Of course, what Hammond actually refers to when he uses the terms Paganism and Witchcraft beggars some closer scrutiny and criticism, as his perception of both fictional Harry Potter fantasy and traditional African religion and traditional African religious practices amounts to nothing more than prejudicial and racist rhetoric, so clearly manifest in his review of Mandela: Long Walk to Freedom.

In ‘Through the Wardrobe’ Hammond writes “Unfortunately, because of the success of the “Harry Potter” series, many have assumed that the “The Lion, The Witch and The Wardrobe” is something similar. However, while Lewis’s “Chronicles of Narnia” have a Christian worldview, the “Harry Potter” books and films are occultic. C.S. Lewis made clear in his writings that it is wrong to use magic. Magic is forbidden in the Bible (Deuteronomy 18:8-13; Leviticus 19:31; Revelation 21:8). However, in the “Chronicles of Narnia,” Lewis uses the word “Magic” as a synonym for the unchangeable Laws that God has written into the universe. […] In contrast, the “Harry Potter” books are thoroughly occultic. In their ontology, the world can be manipulated through magic. Things change shape. Nothing is really real. There is no need for a Saviour. One merely has to have the right incantations and formulas to manipulate reality for one’s own selfish ends. While Christians should avoid the occultic “Harry Potter” series, both the books and the films; Christians can enthusiastically support “The Lion, The Witch and The Wardrobe” film, and the book on which it is based.”

In an article published in Christian Action Magazine in 2004 entitled ‘The Paganisation of South Africa’, Peter Hammond attempted to draw cause and consequence between pre-Christian animistic paganism, human sacrifice and slavery.
“When the President of South Africa calls for “an African Renaissance”, what exactly does he mean? Is he calling us to the humanism of the European Renaissance that culminated in the French Revolution and the Soviet Gulags? Or is he merely desiring a return to the pre-Christian Paganism and Animism that afflicted Africa prior to the spread of the Gospel? […] We want God to bless South Africa. However, we cannot expect God to bless a nation which is in rebellion to His Laws. Consider how we have broken the Ten Commandments (Exodus 20:1-17). Our leaders are too proud to bow before God in prayer at the beginning of Parliament. At state events, our leaders have committed idolatry, worshiping other gods who are not God at all. God’s Name is routinely taken in vain on national television and at cinemas, and this blasphemy is constitutionally protected and regarded as “entertainment”.”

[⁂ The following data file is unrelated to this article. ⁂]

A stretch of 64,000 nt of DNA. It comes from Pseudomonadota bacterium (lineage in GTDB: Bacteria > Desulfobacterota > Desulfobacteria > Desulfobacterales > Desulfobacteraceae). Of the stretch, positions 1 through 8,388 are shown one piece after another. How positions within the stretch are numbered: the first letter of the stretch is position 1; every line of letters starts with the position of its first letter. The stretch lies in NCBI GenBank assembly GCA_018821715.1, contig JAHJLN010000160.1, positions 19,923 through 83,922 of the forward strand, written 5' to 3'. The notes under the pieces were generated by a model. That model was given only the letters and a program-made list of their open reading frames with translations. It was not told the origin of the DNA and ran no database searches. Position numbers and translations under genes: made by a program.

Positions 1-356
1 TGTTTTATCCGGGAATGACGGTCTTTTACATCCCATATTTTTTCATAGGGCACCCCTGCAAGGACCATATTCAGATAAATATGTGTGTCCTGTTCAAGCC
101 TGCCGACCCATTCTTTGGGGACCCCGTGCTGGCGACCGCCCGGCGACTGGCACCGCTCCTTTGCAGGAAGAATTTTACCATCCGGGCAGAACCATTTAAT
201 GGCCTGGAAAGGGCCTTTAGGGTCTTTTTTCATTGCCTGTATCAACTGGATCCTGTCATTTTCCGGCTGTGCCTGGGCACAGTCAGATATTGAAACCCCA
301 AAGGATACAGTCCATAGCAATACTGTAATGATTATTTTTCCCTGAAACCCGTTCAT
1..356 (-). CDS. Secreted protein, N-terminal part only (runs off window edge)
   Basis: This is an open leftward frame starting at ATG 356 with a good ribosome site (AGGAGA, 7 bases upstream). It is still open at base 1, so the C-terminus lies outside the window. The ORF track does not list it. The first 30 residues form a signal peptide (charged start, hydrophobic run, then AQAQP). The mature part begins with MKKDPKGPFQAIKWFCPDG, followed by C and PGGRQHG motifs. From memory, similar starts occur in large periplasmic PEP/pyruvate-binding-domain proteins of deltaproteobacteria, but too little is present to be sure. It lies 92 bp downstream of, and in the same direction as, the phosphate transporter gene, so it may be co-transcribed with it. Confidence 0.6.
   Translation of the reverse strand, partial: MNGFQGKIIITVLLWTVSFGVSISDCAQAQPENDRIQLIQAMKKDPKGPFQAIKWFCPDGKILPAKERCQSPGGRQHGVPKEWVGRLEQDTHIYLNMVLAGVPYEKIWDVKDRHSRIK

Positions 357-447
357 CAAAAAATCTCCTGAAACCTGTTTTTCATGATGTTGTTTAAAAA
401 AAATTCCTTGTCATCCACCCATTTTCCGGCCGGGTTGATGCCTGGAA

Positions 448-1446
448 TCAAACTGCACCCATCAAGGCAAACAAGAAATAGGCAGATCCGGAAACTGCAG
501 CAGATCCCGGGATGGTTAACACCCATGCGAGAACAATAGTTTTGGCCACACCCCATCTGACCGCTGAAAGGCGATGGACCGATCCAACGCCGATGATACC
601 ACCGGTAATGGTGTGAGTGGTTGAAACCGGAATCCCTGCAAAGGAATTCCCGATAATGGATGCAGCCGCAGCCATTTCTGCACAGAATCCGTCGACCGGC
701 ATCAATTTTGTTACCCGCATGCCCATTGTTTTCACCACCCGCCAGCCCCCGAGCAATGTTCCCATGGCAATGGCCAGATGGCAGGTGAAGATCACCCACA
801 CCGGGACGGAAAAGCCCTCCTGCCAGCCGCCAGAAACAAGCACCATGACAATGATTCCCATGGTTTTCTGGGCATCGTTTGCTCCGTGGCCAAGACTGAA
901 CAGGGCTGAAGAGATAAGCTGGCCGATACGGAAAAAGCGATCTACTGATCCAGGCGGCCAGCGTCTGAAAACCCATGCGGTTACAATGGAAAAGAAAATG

In ‘Mass Marketing the Mandela Myth‘ Hammond once again relies on hyperbole, hysteria and deception to rubbish a film that obviously leaves him feeling uncomfortable and spiritually insecure. African “occultism” scares him, and African paganism is, for him, an abomination and affront to the Christian spirit which he claims to represent as a white missionary in Africa.

Hammond has frequently been invited to engage in dialogue with Pagans but has consistently declined to even respond to requests for an interview. After all, who needs the facts when the truth would so easily dispel the mass marketing of fictitious myths woven by Peter Hammond the Great, Dr. Saint and valiant Christian knight of conservative propaganda and Frontline Fellowship.


You may also like...

Leave a Reply